Mountain Accidents – A survey in Scotland 1925 – 1945
The late Ben Humble MBE was an incredible man apart from being a very experienced mountaineer he was at the forefront of Mountain Safety right up to his death in 1977. He started formalizing and documenting Mountain accidents many years ago and giving his unique view on what may have happened and how they may have been prevented. He did this through the Scottish Mountaineering Club Journals (SMC). These Journals hold a huge history of Scottish Mountaineering and the only source of Mountain Rescue Accident reports for over 50 years. What he and others like the late John Hinde BEM left us was a huge legacy and a massive historical reference of the past, much is still of great value today. I have looked through his first report covering 1925 – 1945 and it makes an interesting read.
This account well worth a read I was very lucky to have met Ben on several occasions and when I completed my Munros a big thing in the mid 70-‘s he was the guest of honour at our party when I completed with another RAF Team member Tom Mac Donald.
This survey is over a 20 year period in the very early days of mountaineering and involves all the rescues that involved SAR parties.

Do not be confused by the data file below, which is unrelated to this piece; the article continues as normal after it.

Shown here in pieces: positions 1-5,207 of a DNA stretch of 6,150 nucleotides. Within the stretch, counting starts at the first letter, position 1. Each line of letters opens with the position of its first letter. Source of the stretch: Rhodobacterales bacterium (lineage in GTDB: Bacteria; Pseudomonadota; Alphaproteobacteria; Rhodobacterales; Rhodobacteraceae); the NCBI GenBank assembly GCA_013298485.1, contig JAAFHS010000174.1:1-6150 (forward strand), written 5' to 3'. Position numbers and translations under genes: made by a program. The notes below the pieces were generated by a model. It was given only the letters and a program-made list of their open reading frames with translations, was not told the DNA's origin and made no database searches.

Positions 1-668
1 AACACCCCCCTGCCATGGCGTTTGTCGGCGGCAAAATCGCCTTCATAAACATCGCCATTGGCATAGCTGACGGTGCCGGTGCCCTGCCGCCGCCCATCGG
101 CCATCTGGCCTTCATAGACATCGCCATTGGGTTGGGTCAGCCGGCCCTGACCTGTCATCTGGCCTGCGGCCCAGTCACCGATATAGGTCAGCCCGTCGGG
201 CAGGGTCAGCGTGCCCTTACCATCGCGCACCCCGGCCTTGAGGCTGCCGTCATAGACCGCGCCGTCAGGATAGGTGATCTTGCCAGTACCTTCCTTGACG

Causes of the accidents:
8 of the incidents involved benightments. In one search troops and an aeroplane was used on the Merrick. On one occasions a searcher was killed when he slipped and fell? Was this on Ben More?
42 of the incidents involved Novices and included are 24 deaths (just under 50% of the fatalities) poor kit especially in winter, no ice axes and many a simple slip.
There were 5 heart attacks which 4 were fatal ( 3 on the summits of the chosen hill)
Accidents to experienced climbers:
9 were due to a slip on easy ground at the end of a route, when the rope was taken off at the top of a climb. The other were lost control glissading (3) avalanches (2) hit by falling rock (2)
10 accidents occurred when the parties were roped together on a rock or snow climb. In two cases both members of the rock climbing party were killed, the rope did not break. In another case the leader was killed on rock and another on snow and 6 cases where the leader was injured.
Of the 6 fatalities 4 were English and 2 were Scots. The average age was 28.
Nature of injuries:
Fractured leg -16
Fractured ankle – 4
Dislocations shoulder/ankle – 6
Facial injuries – 8
Concussion – 3
Fractured ribs – 2
Fractured Pelvis – 1
Usually injuries are accompanied by bruising and shock.
An interesting report of the early years of mountaineering and some of the information is still very relevant even today.
He was indeed an incredible man who I remember well from my childhood as he was a relative of my mum’s. Wonderful to see him still being quoted.
He was inspirational and it is a great read the book on his life, I was very privileged to meet Ben and share a tiny bit of his wisdom.